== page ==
Getting Episcias to Bloom
Question: I love Episcias. Mine seem to grow really well. They produce lots of leaves and look healthy, but never seem to bloom. Are they difficult plants to get to bloom, or am I doing something wrong?
Answer: Most people think that episcias are difficult plants to get to bloom. Even the best growers often have problems getting them to bloom well–it seems that most episcias seen in shows are in thenonblooming classes. This is unfortunate, since they are actually very free and constant-flowering plants. Yes, there leaves alone are usually beautiful enough, but why not have the leaves and the bloom? The secret is not allowing them to produce too many stolons, or runners. A few of the species can be stubborn, but most varieties can be kept in almost constant heavy bloom with good culture and regular pruning.
The basic logic is simple. All plants have two means of reproduction. They can either do this vegetatively by producing suckers, rhizomes, tubers or, in the case of episcia, stolons. These stolons can be rooted, producing additional plants and, so long as it can successfully reproduce itself this way, it will continue to produce them and not bother to flower. The plant will try to reproduce itself sexually, producing flowers that might be pollinated and produce see, only if other, easier, means of reproduction aren’t possible. The lesson: lots of stolons means few flowers. This shouldn’t be surprising, since we’ve all been trained to remove “suckers” (the small crowns growing beneath the leaves) from our violets. Doing so not only improves appearance, but encourages the plant to bloom. Also, mature violets that have begun to bloom tend to produce far fewer suckers than immature plants that have yet to bloom. Your violet has to, if it wants to produce more or its kind. Exhibitors also know that violets that are disbudded (not allowed to bloom) tend to sucker more–trying to reproduce vegetatively since it’s not being allowed to sexually.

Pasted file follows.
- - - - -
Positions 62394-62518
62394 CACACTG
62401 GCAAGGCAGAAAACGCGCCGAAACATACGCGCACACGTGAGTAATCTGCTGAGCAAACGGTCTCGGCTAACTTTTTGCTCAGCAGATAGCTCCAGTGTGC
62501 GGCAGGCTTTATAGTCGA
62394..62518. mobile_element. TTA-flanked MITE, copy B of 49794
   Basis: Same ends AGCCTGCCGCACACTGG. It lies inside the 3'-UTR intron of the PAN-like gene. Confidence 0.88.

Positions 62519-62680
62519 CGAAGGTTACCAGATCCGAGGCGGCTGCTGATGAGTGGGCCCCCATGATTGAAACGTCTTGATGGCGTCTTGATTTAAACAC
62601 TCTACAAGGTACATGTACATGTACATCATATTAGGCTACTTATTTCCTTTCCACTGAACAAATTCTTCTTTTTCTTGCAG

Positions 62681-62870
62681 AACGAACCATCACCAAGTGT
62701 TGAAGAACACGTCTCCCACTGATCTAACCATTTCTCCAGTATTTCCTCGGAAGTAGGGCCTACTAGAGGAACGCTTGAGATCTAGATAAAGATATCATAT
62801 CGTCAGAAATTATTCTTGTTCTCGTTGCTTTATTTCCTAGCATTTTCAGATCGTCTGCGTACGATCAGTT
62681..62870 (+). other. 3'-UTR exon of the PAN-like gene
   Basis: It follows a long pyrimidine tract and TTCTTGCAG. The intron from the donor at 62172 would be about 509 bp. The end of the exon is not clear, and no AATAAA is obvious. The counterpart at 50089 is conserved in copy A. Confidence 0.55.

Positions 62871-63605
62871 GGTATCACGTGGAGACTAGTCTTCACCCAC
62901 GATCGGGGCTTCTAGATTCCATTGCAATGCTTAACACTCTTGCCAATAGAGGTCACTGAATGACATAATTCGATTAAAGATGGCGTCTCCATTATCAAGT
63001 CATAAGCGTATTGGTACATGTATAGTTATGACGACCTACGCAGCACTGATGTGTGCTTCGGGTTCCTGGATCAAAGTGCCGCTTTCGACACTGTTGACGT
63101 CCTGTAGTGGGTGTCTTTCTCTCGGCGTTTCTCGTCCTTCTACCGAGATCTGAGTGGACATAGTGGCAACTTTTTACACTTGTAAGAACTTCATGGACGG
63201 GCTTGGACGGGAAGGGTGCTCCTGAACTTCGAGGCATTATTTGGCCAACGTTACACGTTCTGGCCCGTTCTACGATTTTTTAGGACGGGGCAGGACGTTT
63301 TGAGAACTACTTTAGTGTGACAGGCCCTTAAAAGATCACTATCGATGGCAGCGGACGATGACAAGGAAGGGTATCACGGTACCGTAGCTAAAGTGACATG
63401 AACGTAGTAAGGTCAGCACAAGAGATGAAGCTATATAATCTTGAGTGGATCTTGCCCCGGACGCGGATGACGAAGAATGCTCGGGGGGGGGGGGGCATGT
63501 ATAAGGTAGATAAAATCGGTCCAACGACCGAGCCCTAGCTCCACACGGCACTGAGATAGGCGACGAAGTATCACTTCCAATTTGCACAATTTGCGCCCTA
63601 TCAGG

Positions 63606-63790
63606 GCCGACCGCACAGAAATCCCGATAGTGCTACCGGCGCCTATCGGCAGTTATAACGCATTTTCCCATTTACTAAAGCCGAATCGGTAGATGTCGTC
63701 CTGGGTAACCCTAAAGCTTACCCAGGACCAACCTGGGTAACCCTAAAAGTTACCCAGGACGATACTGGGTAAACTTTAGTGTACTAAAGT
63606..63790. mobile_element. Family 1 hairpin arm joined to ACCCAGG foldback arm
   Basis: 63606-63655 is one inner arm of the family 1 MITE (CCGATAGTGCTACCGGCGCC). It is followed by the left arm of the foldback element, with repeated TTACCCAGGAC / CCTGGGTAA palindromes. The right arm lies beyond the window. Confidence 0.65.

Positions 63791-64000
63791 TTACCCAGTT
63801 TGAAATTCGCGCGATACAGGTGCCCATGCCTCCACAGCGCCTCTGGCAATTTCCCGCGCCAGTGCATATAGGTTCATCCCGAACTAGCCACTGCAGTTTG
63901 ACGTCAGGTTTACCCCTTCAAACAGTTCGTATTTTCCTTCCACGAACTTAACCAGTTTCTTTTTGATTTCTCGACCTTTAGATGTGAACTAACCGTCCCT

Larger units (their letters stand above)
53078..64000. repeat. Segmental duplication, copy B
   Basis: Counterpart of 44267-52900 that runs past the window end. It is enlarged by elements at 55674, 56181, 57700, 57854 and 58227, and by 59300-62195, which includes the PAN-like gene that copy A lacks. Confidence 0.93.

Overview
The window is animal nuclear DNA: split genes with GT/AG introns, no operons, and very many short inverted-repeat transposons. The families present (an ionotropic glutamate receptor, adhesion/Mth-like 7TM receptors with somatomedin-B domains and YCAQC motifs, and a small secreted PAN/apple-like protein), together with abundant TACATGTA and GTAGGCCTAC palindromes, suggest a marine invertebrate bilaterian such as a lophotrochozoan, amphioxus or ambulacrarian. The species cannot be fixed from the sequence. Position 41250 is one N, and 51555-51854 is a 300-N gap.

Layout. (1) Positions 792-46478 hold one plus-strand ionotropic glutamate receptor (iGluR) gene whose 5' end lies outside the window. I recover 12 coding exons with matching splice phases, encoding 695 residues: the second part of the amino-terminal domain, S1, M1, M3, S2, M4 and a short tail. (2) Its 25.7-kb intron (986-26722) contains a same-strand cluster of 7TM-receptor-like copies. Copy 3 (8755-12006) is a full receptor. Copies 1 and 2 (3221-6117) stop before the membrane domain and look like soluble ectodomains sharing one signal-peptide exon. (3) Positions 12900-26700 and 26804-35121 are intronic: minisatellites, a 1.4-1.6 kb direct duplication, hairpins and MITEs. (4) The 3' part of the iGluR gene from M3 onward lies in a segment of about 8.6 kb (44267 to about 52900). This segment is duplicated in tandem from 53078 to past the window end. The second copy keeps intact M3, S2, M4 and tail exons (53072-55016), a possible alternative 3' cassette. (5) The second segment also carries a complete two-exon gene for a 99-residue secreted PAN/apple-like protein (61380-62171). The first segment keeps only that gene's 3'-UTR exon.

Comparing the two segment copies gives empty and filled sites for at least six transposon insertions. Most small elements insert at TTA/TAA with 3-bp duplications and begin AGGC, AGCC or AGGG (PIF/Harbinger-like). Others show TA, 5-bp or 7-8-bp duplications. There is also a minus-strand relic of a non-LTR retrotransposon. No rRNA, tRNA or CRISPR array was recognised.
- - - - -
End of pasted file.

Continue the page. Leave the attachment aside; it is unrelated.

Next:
Apply the same rules to your episcias that you apply to your violets. Here’s what we do, and we always have lots of episcias in bloom–always let the crown mature and set buds before allowing stolons to grow. For a young plant, this means growing it as a single crown until you see flower buds. At this point, you can allow the plant to produce stolons. Let each of these (secondary) crowns mature and produce buds before you let them produce even more stolons, and so on. If this is done, you eventually can have a large plant, with lots of fully-developed crowns, each producing lots of blooms. Few things are more spectacular than a mature, well-grown episcia in full bloom.